DIY Digital Sampler Design: The Good, The Bad, and the Crusty
with Todd Bailey
Date & Time
May 3, 2009, 1pm
Machine Project

Join us at Machine Project for a Sunday afternoon demonstration and lecture by Todd Bailey about DIY Digital Sampler Design.

(Todd will have sampler kits available for purchase for $75, for anyone who wants to stick around after the lecture and get started on assembling their own.)

Lecture Description:
Circuitbenders and audiophiles alike have dedicated buckets of time, sweat, and solder to the characterization and creation of whatever it is they believe makes digitally stored music sound “good”. This has led to some extremely focused work, however, it has also led to weird fetishistic device-worship (see: the Casio SK-1 or the world of tube DACs). In order to get back to the fundamentals, Todd decided to design a sampler which intentionally incorporated many of the audio imperfections which give samplers some of their more noteworthy characteristics. The project started out as a pedagogical tool for a talk he gave at the Bent Festival in 2008 — he used it to demonstrate some principles of digital sampling (bit depth, sample rate, dac architectures, memory types, etc) and drew parallels between his little sampler and the likes of commercial products like the SK-1, DL4, or MPC2000. It was, in part, also an invitation to the audience to explore their own new design paths rather than keep re-working old toys.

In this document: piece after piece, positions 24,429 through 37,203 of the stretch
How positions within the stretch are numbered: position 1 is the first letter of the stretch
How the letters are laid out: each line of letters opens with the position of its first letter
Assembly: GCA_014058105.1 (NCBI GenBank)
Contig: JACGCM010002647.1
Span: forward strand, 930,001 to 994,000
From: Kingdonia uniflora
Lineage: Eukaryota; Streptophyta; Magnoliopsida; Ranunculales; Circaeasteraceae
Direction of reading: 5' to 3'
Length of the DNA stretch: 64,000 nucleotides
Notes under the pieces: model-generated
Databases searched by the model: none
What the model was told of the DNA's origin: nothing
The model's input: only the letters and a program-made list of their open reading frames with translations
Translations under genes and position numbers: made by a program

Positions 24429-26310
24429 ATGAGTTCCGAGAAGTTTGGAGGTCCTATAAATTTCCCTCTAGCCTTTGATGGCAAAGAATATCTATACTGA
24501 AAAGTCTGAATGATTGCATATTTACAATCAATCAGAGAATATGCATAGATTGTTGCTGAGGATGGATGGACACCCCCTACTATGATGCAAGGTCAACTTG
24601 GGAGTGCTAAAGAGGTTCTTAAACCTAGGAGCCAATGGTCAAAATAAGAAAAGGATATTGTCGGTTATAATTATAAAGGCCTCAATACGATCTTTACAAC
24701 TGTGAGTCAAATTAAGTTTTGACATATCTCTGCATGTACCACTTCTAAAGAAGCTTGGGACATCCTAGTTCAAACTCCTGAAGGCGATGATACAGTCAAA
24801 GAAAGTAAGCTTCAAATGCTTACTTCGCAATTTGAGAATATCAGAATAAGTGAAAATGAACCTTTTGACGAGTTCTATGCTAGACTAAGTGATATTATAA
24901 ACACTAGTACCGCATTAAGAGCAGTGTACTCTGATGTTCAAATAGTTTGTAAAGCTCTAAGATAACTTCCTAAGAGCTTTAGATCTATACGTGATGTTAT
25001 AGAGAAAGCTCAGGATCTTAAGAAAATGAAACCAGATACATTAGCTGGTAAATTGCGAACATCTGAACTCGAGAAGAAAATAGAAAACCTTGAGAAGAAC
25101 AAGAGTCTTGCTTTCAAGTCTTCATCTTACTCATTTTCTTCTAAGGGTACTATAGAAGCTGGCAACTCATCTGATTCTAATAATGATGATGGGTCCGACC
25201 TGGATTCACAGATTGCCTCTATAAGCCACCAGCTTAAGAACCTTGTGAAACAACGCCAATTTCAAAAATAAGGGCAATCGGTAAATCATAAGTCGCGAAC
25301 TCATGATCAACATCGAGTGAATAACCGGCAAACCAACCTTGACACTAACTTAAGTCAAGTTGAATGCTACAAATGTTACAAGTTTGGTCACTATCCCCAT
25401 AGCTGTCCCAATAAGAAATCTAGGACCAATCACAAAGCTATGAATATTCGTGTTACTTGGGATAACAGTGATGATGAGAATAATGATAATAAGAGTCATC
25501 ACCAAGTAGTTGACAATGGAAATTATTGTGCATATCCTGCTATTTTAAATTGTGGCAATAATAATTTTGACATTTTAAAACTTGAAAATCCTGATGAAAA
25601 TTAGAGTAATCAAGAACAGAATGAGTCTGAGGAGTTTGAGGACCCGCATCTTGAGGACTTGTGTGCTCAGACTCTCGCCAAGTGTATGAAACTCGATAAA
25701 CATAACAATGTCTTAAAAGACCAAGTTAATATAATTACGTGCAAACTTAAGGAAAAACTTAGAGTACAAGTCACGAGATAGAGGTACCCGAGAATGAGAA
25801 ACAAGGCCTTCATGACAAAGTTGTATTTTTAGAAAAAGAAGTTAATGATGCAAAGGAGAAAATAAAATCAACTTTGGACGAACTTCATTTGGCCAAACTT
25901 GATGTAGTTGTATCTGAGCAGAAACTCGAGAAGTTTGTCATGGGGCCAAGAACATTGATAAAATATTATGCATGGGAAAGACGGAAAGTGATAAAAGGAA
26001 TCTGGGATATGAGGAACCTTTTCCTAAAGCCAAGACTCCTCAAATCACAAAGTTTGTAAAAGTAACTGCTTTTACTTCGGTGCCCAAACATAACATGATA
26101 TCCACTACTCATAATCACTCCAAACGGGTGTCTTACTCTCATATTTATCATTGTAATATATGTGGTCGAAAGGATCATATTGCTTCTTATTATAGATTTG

Where’s the Party At?
Interestingly, the past year saw the sampler Todd built (christened “Where’s the Party At?”) go through its own lurching set of fetishizations as it made its way from Proof-Of-Concept board to a full-featured open-source DIY kit which explicitly took advantage of and selectively played up the crusties he had sought to characterize. WTPA went from a simple looper to a multi-timbral, multi-bank, MIDI-enabled, 1-to-8 bit sampler with multiple clock sources, tons of selectable “errors” to introduce into the signal path, and any number of bad hip-hop jokes in the silkscreen. Furthermore, WTPA was designed with the circuitbender in mind (it is repairable, brings clocks off-chip whenever possible, and has impedances scaled to make “body contacts” easy to realize) and is designed to sneak some “design ideas” into good natured tinkering and less-good-natured noise-rock crust.